I am writing this to say I know my prose is a little purple sometimes…all right, a lot of the time. I know because I have been told my work is too purple. I just thought I was writing me…
Well, I like purple and I like purple prose…what is purple prose anyway?
The Oxford Concise says: Purple Passage ‘an ornate or elaborate passage in a literary composition.’
The Macquarie Concise: Purple- ‘full of elaborate literary devices and pretentious effects.’
None of which sounds too good but I found somebody who agrees with me, somewhat..
‘Certain producers of plain prose have conned the reading public into believing that only in prose plain, humdrum or flat can you articulate the mind of inarticulate ordinary Joe. Even to begin to do that you need to be more articulate than Joe, or you might as well tape-record him and leave it at that. This minimalist vogue depends on the premise that only an almost invisible style can be sincere, honest, moving, sensitive and so forth, whereas prose that draws attention to itself by being revved up, ample, intense, incandescent or flamboyant turns its back on something almost holy – the human bond with ordinariness. I doubt if much unmitigated ordinariness can exist. As Harold Nicolson, the critic and biographer, once observed, only one man in a thousand is boring, and he’s interesting because he’s a man in a thousand. Surely the passion for the plain, the homespun, the banal, is itself a form of betrayal, a refusal to look honestly at a complex universe, a get-poor-quick attitude that wraps up everything in simplistic formulas never to be inspected for veracity or substance. Got up as a cry from the heart, it is really an excuse for dull and mindless writing, larded over with the democratic myth that says this is how most folks are. Well, most folks are lazy, especially when confronted with a book, and some writers are lazy too, writing in the same anonymous style as everyone else…..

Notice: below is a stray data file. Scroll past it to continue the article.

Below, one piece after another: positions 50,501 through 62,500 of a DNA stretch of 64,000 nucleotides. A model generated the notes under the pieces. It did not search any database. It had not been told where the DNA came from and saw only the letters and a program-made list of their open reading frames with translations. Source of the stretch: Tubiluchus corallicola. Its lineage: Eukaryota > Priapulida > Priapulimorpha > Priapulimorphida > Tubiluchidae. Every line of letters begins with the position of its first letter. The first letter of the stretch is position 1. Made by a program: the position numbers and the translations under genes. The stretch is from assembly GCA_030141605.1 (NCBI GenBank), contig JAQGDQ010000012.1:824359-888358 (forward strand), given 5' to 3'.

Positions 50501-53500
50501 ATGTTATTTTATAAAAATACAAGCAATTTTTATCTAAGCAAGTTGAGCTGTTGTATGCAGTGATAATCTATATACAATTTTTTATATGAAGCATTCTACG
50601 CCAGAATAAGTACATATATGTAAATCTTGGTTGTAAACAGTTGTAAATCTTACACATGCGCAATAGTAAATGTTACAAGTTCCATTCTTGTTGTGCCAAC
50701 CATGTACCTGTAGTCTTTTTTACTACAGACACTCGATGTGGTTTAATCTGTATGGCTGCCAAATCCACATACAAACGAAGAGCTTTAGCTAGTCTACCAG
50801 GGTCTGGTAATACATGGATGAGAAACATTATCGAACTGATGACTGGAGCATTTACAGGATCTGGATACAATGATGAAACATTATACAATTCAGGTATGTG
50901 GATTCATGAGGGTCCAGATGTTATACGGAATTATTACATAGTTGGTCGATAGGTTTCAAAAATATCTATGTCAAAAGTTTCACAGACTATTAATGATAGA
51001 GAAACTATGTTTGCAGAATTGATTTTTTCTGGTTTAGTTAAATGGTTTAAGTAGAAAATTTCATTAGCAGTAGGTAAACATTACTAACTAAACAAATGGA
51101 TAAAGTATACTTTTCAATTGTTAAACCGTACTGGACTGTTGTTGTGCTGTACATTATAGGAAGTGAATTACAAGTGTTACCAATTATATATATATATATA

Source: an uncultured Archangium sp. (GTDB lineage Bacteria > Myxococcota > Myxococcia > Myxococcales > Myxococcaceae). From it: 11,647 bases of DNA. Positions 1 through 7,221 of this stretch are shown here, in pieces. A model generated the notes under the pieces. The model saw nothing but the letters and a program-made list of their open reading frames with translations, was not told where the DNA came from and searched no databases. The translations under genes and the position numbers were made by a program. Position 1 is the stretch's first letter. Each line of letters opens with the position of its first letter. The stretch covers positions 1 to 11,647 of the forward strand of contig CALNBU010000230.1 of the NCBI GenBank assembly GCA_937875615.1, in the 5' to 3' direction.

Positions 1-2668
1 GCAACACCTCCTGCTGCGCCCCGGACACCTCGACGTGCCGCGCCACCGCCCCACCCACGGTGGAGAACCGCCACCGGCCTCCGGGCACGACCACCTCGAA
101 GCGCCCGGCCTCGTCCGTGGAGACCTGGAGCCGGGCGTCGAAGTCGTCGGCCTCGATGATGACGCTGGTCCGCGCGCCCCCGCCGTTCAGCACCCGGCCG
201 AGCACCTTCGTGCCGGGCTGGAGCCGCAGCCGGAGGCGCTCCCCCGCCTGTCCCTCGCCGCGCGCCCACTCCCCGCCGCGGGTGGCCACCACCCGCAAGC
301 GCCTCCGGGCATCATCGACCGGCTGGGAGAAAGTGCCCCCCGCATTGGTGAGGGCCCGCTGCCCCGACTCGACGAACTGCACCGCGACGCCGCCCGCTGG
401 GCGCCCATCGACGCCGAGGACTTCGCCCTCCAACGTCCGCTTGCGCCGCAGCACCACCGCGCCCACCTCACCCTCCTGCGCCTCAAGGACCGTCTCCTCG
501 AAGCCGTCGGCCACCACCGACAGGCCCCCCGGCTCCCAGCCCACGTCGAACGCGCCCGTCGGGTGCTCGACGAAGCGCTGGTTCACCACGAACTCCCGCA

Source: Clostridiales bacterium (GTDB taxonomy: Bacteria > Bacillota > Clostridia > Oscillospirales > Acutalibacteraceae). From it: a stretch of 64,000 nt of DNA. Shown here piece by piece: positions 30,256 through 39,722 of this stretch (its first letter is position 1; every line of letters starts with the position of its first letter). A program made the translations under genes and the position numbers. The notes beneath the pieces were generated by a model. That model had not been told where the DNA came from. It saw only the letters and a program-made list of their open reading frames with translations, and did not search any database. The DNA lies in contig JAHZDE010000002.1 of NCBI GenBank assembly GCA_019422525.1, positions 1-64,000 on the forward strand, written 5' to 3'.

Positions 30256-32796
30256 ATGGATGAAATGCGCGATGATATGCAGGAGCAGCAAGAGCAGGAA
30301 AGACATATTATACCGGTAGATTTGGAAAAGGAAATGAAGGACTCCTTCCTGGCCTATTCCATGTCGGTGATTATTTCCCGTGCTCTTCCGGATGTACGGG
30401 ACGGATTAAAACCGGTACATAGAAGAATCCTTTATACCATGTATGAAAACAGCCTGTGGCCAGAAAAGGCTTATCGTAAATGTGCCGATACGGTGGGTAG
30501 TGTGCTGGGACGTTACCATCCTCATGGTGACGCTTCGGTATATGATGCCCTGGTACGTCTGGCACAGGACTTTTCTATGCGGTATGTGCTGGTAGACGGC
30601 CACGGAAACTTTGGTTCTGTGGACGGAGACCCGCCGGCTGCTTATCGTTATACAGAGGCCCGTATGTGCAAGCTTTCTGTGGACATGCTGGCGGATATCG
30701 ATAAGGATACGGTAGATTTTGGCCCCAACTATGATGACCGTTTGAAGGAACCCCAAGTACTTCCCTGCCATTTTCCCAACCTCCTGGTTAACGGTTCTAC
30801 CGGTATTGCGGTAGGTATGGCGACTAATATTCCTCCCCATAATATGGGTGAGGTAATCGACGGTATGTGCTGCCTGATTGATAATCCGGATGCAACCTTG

…..The words represent, but they also re-present, and when the wordsmith turns to purple various things happen. The presence of the supervising wordsmith becomes more blatant, but the objects being presented in words have a more unruly presence. They bristle, they buzz, they come out at you.’
In Defence of Purple Prose – N.Y. Times – Paul West 15/12/1985
So there! I may not be main stream at the moment, but it is really a fashion thing…maybe I’ll come back into fashion…one day. Until then, I keep submitting and keep getting rejected… keep hoping.